China is set to implement several policies that aim to promote electric vehicles by encouraging sales and protecting previous investments in the manufacture of EVs.
The rules, which take effect on Jan. 10, strictly control production capacity of companies making conventional vehicles that run solely on internal combustion engines. At the same time, they raise requirements for the formation of new manufacturers of new energy vehicles, which consist of plug-in hybrids and vehicles that run solely on battery power. NEV investors will not qualify for certain government supports until they sell at least 30,000 electric cars or reach sales revenue of 3 billion (U.S. $437 million) over a two-year period. These latter rules are designed to prevent over-capacity of electric vehicle manufacturing.
Chinas central government wants to promote EV technology in hopes that its industry will become a world leader in the design and manufacture of those vehicles.
Although some of the new rules promote the manufacture of plug-in hybrids, one provision classifies both plug-in hybrids and milder hybrids, such as those that use electricity generated by vehicle operation, as fuel vehicles that are not eligible for investment supports, thereby giving preferential treatment to purely battery powered vehicles.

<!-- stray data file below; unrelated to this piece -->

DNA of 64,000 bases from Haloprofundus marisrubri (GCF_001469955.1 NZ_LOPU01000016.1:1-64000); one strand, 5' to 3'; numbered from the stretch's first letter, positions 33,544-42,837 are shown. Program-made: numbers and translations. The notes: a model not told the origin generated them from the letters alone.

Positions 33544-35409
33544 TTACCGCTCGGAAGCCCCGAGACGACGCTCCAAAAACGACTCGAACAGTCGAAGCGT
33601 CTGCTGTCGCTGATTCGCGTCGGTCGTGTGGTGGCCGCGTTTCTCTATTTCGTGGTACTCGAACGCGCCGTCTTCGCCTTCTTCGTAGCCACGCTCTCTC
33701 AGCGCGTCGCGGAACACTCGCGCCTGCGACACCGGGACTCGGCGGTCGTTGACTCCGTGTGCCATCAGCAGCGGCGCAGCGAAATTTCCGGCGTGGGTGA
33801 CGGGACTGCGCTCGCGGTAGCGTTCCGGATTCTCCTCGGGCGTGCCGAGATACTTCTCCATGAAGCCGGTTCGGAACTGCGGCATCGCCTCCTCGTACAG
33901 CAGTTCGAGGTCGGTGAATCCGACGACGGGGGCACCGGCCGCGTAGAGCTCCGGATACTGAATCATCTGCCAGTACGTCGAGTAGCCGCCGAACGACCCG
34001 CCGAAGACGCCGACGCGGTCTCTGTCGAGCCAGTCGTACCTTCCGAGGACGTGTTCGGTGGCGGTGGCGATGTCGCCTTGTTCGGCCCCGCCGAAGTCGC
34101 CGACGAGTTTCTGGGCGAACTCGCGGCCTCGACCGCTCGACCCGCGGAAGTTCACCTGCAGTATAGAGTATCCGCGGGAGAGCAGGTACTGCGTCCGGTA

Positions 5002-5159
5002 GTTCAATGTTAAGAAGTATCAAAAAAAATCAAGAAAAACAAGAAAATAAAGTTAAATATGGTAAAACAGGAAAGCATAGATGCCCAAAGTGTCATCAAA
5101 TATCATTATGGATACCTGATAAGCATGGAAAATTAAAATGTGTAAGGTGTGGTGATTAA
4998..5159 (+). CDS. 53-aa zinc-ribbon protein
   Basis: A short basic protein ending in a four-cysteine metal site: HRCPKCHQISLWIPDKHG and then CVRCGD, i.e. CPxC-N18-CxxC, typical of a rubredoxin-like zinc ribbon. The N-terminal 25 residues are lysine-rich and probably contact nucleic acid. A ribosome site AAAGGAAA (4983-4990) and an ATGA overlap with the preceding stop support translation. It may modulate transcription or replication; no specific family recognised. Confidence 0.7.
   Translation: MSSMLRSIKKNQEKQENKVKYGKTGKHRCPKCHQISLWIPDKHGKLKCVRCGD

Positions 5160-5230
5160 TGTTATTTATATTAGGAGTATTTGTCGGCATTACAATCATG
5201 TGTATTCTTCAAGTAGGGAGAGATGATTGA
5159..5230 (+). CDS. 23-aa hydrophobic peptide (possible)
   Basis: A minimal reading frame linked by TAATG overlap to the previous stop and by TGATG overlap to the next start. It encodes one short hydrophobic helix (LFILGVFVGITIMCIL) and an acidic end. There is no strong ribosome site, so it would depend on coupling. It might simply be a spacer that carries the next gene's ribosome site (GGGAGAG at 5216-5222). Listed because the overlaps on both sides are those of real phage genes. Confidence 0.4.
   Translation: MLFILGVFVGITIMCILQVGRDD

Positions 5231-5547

Government supports are also offered for companies that sell electric commercial vehicles.
The rules were developed and published on Dec. 10 by the National Development and Reform Commission.
China is the worlds largest automobile market and also has more sales of electric vehicles than any other country.
The lubricants industry is warily monitoring the burgeoning shift toward electric vehicles, concerned about the potential impact on demand for automotive lubricants.